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by Dan Flores, the A.B. Hammond Professor of Western History at the University of Montana-Missoula

By any standard measure of aesthetics, the Great Plains is not an admired part of America these days, a beloved landscape like the Rockies, Sierra-Nevadas, or the Southwestern deserts. Anyone who has driven across the country sees a vast emptiness of space. The wind buffets and rocks your car. Billboards unintentionally advertising the Plains social order -- Jesus, cowboys, farm machinery -- become welcome breaks in the monotony. A pervading notion characterizes such drives: "I wish to God I'd have flown."

A century or two ago, the reactions were very different. Washington Irving was enthralled with the Plains. So were James Fenimore Cooper, George Catlin and John James Audubon. In 1831 Albert Pike, having stripped the Sangre de Cristo and Jemez and San Juan ranges of beaver, looped out across the High Plains, hoping vainly for undiscovered beaver streams. After months out on the great horizontal sweeps, he wrote:

The sea, the woods, the mountains, all suffer in comparison with the prairie. . . . The prairie has a stronger hold upon the senses. Its sublimity arises from its unbounded extent, its barren monotony and desolation, its still, unmoved, calm, stern, almost self-confident grandeur, its strange power of deception, its want of echo, and, in fine, its power of throwing a man back upon himself.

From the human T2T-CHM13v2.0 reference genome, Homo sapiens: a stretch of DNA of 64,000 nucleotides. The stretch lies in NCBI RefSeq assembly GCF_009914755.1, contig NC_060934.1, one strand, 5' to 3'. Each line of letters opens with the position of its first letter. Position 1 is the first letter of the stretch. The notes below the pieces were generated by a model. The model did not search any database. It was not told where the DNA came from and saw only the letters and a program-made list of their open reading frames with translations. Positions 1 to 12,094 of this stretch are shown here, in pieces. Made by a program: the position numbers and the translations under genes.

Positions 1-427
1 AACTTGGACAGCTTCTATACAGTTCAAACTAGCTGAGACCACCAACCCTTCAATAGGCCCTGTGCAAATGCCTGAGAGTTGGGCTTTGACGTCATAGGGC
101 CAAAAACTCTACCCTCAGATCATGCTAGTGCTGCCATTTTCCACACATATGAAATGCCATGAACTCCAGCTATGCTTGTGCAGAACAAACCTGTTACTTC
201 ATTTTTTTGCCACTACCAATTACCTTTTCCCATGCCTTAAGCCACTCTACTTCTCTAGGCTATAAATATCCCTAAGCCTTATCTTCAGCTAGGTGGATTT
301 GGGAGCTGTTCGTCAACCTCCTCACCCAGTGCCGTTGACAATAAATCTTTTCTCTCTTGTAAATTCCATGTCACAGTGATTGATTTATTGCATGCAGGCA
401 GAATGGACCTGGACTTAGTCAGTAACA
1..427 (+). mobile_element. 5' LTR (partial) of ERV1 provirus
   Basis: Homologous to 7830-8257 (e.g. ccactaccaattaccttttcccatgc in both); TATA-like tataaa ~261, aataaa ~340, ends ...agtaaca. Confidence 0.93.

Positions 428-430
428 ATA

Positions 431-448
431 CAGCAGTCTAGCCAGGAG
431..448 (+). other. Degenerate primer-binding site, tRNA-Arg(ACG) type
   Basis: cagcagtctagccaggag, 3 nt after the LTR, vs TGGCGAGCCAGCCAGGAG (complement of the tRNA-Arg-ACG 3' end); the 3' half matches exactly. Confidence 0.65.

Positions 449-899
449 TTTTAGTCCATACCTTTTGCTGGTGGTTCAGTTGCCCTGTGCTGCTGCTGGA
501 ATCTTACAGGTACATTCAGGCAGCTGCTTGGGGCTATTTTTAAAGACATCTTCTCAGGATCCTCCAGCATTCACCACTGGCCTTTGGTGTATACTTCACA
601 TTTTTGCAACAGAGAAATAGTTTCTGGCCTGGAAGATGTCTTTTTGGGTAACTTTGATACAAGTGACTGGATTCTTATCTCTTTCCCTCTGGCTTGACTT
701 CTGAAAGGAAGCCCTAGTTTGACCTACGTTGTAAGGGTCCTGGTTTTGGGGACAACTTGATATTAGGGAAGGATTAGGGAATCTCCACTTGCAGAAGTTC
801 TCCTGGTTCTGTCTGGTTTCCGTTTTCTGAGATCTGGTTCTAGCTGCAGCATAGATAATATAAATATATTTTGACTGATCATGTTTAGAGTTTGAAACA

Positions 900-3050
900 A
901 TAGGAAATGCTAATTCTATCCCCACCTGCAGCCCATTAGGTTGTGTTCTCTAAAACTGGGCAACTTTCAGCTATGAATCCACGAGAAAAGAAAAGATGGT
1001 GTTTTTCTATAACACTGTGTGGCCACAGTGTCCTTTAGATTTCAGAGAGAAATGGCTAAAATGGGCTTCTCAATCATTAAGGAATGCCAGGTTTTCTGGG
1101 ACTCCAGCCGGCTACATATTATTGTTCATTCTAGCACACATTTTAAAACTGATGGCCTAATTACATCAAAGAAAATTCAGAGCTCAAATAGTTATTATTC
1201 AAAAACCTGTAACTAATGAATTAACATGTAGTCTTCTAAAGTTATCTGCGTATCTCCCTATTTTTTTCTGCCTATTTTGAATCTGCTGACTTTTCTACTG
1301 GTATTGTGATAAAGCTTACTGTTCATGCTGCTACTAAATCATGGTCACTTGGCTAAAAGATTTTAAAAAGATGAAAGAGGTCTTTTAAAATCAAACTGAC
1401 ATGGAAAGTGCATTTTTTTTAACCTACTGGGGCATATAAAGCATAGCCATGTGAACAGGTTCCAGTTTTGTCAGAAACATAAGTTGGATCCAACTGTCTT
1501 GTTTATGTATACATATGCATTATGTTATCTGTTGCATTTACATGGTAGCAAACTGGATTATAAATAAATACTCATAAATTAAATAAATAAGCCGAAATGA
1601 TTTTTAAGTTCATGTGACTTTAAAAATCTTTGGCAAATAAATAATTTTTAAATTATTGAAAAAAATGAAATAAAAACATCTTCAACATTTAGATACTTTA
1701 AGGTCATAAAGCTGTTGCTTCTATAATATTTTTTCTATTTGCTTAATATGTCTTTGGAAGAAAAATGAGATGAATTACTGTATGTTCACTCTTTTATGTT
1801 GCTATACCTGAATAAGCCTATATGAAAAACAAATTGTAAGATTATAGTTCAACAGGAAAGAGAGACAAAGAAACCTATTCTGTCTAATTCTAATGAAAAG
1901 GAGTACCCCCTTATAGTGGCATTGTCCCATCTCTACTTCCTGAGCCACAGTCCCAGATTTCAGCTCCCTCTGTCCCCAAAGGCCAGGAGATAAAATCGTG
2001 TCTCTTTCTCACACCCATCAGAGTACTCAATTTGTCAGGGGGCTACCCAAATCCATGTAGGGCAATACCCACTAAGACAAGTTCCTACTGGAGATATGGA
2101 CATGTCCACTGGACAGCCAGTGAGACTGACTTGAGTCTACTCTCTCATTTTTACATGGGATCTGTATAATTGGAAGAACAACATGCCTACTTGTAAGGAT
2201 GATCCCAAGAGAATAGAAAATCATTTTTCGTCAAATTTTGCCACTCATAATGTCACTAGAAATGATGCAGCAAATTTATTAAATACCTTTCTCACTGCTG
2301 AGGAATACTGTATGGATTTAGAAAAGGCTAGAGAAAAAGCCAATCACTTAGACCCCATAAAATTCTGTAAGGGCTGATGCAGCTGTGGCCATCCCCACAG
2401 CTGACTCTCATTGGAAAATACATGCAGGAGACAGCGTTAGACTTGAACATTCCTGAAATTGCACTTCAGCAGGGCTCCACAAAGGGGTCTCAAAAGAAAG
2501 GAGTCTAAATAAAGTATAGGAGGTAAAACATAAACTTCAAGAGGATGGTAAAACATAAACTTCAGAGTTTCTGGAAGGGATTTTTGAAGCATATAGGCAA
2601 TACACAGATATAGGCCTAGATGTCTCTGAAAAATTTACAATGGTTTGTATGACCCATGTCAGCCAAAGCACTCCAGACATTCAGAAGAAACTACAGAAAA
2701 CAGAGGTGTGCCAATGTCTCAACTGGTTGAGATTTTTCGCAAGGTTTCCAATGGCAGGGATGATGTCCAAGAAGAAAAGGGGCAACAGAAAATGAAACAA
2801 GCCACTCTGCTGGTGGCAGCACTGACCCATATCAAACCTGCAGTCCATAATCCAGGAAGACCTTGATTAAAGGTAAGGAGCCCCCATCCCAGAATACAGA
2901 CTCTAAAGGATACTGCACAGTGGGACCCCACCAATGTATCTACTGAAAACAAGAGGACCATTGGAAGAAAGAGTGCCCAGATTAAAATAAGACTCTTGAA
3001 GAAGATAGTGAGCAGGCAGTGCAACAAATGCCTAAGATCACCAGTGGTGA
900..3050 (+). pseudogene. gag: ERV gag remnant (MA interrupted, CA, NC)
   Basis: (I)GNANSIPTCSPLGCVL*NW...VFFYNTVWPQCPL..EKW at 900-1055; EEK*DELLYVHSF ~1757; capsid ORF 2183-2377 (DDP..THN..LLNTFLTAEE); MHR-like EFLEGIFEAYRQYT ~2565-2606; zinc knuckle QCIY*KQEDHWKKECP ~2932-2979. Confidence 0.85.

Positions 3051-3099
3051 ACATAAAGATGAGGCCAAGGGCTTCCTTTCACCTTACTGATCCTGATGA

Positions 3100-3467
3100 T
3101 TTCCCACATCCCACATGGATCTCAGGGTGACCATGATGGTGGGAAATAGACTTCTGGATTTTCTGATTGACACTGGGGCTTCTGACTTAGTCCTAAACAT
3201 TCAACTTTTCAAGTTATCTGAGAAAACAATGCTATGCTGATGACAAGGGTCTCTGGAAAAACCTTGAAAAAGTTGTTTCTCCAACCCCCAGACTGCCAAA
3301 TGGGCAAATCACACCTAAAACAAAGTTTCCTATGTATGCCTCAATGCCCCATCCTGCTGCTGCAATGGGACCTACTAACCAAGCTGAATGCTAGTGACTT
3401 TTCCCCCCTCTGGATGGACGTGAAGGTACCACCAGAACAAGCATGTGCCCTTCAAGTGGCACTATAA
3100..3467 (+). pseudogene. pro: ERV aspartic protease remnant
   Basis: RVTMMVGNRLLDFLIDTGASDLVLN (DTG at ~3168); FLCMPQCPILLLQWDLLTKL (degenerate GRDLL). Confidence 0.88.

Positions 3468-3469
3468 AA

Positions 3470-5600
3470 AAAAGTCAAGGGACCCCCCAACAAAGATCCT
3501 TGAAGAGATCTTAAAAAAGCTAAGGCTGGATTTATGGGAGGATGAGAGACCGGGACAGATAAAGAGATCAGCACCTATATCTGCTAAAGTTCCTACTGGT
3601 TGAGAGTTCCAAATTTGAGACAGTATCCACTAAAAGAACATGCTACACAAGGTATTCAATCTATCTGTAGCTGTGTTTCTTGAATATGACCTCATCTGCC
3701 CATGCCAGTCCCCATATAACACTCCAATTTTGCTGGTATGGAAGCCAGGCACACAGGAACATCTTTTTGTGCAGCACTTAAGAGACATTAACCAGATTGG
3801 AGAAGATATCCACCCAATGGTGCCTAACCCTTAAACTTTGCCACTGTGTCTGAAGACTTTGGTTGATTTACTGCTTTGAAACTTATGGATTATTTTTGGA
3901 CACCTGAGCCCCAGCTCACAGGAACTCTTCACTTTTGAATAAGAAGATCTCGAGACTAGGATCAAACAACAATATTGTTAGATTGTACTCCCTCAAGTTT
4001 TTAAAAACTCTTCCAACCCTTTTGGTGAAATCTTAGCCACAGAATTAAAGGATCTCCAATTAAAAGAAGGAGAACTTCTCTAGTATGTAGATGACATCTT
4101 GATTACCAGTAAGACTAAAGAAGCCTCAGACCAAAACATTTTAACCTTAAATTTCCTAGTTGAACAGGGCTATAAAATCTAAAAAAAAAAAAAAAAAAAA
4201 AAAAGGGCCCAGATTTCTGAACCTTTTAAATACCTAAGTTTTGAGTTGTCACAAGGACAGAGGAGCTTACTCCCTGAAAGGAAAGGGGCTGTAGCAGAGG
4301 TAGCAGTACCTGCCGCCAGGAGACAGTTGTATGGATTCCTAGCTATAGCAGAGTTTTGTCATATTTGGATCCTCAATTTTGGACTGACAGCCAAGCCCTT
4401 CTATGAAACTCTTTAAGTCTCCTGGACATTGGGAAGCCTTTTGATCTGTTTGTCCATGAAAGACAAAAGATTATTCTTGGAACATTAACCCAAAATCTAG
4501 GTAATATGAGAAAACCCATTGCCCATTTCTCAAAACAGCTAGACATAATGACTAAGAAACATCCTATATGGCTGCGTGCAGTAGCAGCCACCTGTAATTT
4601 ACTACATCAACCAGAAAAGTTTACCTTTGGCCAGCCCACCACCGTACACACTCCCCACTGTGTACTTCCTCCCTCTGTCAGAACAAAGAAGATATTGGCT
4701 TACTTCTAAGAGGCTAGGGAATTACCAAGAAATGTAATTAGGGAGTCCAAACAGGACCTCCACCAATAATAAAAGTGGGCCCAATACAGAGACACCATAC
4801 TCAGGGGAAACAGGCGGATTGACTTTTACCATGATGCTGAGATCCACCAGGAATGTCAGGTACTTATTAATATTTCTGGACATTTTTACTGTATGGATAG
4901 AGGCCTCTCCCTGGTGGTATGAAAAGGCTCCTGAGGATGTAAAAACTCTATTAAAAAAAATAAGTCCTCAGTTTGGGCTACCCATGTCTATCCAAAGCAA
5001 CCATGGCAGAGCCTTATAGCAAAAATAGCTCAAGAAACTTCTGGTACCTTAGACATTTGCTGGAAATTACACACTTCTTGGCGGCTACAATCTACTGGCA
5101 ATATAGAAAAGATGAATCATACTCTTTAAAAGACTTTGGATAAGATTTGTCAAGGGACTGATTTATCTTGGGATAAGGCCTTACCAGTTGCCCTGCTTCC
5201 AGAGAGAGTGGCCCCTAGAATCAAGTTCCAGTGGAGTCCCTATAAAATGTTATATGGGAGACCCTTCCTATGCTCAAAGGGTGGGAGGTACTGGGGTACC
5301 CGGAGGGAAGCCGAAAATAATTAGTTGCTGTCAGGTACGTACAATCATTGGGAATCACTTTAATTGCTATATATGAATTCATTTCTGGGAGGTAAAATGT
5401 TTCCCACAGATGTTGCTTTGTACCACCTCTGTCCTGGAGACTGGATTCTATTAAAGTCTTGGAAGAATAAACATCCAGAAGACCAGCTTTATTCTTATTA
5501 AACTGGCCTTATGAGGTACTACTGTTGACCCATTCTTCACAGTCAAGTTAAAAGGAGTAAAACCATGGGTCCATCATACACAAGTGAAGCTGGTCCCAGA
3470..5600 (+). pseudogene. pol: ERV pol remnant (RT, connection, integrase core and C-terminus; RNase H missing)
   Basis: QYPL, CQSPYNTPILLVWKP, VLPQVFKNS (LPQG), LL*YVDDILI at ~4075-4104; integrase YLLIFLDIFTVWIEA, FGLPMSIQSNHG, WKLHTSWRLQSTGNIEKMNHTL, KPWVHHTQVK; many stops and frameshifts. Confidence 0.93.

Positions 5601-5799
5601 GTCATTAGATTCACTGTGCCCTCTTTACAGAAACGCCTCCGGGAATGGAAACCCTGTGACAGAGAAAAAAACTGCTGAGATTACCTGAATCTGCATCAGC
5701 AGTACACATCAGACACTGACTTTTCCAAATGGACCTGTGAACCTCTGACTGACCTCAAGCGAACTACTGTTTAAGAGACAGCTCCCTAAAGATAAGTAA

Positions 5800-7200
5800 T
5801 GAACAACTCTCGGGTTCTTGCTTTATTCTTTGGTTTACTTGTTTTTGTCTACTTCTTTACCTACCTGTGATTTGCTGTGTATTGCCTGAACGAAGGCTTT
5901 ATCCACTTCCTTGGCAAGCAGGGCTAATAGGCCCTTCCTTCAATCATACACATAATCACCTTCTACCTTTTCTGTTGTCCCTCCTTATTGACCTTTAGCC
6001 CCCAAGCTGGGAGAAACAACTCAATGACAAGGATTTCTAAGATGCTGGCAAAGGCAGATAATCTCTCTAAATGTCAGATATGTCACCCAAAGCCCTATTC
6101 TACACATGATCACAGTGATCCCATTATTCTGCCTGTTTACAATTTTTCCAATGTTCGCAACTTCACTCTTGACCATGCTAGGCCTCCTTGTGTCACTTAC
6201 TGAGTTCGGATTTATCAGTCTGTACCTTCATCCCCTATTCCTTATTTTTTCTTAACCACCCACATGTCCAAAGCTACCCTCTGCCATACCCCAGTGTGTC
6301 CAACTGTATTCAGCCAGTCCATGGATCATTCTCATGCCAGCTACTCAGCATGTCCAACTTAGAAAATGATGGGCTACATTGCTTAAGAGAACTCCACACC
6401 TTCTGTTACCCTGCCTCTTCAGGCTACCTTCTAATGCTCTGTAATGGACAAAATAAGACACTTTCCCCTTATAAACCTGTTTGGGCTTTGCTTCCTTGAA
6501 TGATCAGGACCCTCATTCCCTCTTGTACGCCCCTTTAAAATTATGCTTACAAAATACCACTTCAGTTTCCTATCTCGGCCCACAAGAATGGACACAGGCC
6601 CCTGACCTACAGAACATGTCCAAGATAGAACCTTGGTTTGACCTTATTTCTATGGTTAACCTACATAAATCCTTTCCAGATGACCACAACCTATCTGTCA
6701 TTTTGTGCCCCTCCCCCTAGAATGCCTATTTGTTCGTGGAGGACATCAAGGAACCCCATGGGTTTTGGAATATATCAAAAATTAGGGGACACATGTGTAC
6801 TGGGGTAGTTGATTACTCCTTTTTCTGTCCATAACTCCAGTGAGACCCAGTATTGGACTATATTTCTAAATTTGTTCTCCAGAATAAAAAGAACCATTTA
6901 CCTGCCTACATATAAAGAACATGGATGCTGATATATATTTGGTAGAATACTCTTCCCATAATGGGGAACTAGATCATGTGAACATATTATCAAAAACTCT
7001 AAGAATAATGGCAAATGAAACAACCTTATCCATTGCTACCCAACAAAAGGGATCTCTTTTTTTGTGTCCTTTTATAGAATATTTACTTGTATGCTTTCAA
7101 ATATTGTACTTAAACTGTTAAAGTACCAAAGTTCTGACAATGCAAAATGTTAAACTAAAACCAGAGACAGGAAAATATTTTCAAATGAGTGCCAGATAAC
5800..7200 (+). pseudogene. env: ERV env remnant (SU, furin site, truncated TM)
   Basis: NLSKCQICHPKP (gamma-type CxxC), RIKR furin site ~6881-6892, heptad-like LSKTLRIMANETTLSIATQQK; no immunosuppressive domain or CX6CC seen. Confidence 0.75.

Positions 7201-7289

What happened to make reaction to the Great Plains so different now?

In the late 19th and early 20th centuries, the Great Plains underwent an extraordinary transformation. A 10,000 year-old ecology was all but dismantled in the space of half a century. At a time when government had not progressed to the point of protecting species from eradication and science did not grasp the values and balances inherent in ecological diversity, hunters blessed by the free market devastated the most singular wildlife species of the Plains. Thirty million buffalo, perhaps in excess of 50 million pronghorns, tens of thousands of wild sheep and untold numbers of elk were slaughtered. The very last wolf on the Texas Plains ended up gutshot with a .22 by picnickers near Amarillo in 1924.